The consumer healthcare sector has witnessed a steady rise over the past few years. This stems mainly from rising healthcare costs, and more recently, increased pressure on healthcare staff amid the pandemic. As a result, more people are taking their health into their own hands by turning to preventative care and non-prescription treatment for minor illnesses.
A study by GSK and Ipsos found that 65% of Europeans are now more likely to pay attention to their health than they did before the pandemic. A significant proportion of the population across Europe consider it their responsibility to relieve pressure on healthcare systems.
As current market forces propel consumer healthcare into the limelight, we take a closer look at the trends in this space.
1. Accelerated demand for OTC products
The COVID-19 pandemic has resulted in significant demand growth for over-the-counter (OTC) medicines, especially for illnesses such as cough and cold. The global OTC market was worth USD 202.26B in 2020 and is forecasted to grow at a CAGR of 8.23% over the next five years.
With healthcare providers (HCPs) prescribing OTC drugs, patients are becoming less dependent on prescriptions. According to a survey by PwC, months after the pandemic hit the US, 52% of consumers who take medication regularly were concerned about obtaining prescriptions when they needed them, while 17% experienced delays. This signals the need to consider OTC options when patients get sick.
The industry is also being pushed forward by increased attempts to license OTC medications for the treatment of cough, cold, and flu. Furthermore, the vitamins and dietary supplements (VDS) segment is projected to expand rapidly over the next five years as a result of the growing prevalence of these products in developing countries due to an aging population.
2. CBD products witnessing growth
Cannabidiol (CBD) products have grown in popularity since their legalization in the US under the 2018 Farm Bill. The global cannabidiol market was worth USD 2.8 billion in 2020 and is projected to grow at a compound annual growth rate (CAGR) of 21.2% between 2021 and 2028. According to a study, CBD products are now common to 64% of Americans. As a result of the challenges and uncertainty that people faced in 2020, there has been a steady increase in CBD use, especially for stress management and pain relief.
However, often due to unclear regulations, certain retailers who carry various segments of the CBD market, end up restricting their supply. For example, scores of mainstream retailers have now offer CBD topicals such as hand and body creams, balms, and cosmetics, but most have been reluctant to market ingestible goods until the FDA provides more regulatory clarification.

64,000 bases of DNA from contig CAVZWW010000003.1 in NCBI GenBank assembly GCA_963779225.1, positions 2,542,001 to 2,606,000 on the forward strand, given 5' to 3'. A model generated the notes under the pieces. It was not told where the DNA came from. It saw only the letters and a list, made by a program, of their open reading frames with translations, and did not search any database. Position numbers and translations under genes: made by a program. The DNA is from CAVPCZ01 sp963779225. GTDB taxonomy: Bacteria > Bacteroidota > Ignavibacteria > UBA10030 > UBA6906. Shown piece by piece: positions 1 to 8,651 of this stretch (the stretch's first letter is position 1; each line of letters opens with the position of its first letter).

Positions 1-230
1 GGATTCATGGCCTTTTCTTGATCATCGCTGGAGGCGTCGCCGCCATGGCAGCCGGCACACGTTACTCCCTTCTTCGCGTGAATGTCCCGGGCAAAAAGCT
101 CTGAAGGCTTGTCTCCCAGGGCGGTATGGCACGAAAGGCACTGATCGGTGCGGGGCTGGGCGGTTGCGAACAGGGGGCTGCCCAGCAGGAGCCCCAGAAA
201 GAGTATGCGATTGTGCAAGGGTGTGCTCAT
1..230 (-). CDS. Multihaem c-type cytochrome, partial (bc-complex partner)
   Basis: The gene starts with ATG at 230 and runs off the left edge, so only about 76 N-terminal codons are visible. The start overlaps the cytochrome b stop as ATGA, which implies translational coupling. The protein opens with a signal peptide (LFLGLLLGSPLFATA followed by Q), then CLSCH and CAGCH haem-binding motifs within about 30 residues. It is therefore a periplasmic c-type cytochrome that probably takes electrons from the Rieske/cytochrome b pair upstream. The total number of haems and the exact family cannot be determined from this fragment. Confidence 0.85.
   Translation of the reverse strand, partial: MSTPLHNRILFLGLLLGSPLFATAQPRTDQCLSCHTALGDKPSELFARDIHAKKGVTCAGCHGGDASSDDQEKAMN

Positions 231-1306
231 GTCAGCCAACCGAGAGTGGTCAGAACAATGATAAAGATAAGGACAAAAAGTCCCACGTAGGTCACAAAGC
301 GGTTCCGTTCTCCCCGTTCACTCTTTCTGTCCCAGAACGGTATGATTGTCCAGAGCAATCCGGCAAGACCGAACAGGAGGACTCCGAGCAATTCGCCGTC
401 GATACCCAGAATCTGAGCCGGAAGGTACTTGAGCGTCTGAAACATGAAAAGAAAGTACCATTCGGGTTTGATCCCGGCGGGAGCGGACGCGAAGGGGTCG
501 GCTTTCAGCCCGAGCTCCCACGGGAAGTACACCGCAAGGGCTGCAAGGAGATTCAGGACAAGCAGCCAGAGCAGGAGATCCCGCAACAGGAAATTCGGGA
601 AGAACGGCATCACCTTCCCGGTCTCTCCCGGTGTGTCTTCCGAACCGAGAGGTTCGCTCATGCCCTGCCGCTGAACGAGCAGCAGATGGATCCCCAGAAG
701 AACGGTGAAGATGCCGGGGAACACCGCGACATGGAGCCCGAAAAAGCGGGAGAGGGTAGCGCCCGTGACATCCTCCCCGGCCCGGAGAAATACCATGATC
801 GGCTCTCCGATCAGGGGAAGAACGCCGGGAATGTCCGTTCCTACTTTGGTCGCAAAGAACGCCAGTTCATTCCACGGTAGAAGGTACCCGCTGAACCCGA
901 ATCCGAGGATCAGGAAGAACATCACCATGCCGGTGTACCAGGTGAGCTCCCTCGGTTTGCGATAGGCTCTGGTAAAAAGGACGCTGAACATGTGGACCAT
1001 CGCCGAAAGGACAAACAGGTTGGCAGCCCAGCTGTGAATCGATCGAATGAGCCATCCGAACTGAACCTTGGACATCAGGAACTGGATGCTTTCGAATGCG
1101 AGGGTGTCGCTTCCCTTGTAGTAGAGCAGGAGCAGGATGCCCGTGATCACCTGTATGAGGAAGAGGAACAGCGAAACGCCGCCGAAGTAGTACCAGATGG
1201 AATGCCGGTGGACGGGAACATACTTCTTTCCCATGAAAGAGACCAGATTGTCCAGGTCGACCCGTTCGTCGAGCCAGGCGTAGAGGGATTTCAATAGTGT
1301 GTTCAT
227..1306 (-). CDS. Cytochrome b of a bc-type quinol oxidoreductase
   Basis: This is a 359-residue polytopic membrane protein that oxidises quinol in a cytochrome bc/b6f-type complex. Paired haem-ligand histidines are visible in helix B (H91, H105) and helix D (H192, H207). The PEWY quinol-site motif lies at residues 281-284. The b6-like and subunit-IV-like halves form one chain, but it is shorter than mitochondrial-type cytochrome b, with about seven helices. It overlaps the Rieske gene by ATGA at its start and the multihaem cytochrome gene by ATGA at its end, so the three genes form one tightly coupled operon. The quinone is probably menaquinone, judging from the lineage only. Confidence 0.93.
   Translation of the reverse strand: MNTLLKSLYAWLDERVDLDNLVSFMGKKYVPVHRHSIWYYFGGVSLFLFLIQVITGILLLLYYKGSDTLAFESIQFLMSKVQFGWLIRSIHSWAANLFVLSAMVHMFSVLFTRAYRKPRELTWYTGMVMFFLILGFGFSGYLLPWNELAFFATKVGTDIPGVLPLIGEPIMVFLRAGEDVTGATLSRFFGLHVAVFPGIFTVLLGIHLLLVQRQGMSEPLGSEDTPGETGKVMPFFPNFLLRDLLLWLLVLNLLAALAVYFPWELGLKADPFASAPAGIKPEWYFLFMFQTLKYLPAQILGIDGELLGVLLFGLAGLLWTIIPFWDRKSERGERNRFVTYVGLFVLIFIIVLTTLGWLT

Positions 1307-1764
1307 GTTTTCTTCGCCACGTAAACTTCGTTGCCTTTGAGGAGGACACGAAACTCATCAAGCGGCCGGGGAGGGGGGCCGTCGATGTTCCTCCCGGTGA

Further federal legislation in 2021 will enable the retail CBD market to expand. The FDA’s budget proposal for 2021 includes USD 5M for the regulation of cannabis and its products, demonstrating the willingness to press ahead with its testing and approvals. If CBD edibles and drinks are better regulated, sales could increase by 428% by 2025, compared to 159 percent growth for OTC supplements.
Source: Hemp Industry Daily
Although manufacturers have been focusing on making CBD a certified food product, according to a Nielsen study, the food sector is one of the smaller CBD categories. On the other hand, the premium CBD segment, which comprises cosmetics and skincare brands, usually available at high-end stores, may provide more potential, with sales projected to grow by nearly 1,000% over the next five years.
3. The proliferation of digital health
Digital health products and services have been a blessing during the pandemic. For patients who are hesitant to visit clinics physically, digital health technologies, such as telehealth services and health trackers, have made it easier to receive timely medical attention.
The pandemic has accelerated consumer activation for digital health platforms. Consumers have expanded their interactive experiences and experiences with health apps since March 2020, and they are now more likely to share their private data. Data from wearables can help deliver customized care to consumers when specific readings are made and used by the devices to return useful information to the user.
Aging populations, for example, can use such tools to track facets of their health such as heart rate and temperature. Similarly, smartwatches are now also being used to monitor Covid-19 symptoms and assist users in understanding the next steps for testing and prevention. After understanding their present state of health, people can inquire for assistance and get input on the next steps using AI-enabled voice recognition technologies such as Alexa and other digital assistants.
AI algorithms can help determine the right time to alert patients to take medicine, increasing adherence. They can also assist patients with follow-up and insurance concerns. According to a Deloitte survey, 77% of people who track their health digitally, said it affects their behavior at least moderately.
In 2020, more than 2,314B gigabytes of health data were produced, demonstrating the effect that digital health tools can have on the CHC industry. Traditional CHC firms must ensure that they remain on par with competitors, in terms of acquiring specific consumer data and making it usable in a manner that is meaningful to customers.
4. Spotlight on self-care and wellness
Leading up to the pandemic, healthcare systems were still straining under the pressure of aging populations and increasingly expensive new drugs. A focus on disease prevention and health self-management was long overdue. However, the advent of COVID-19 has given a much-needed boost to the trend of wellness and self-care. Among 7,500 consumers in six countries, 79% agree that wellness is important, and 42% consider it a top priority, as per a Mckinsey study.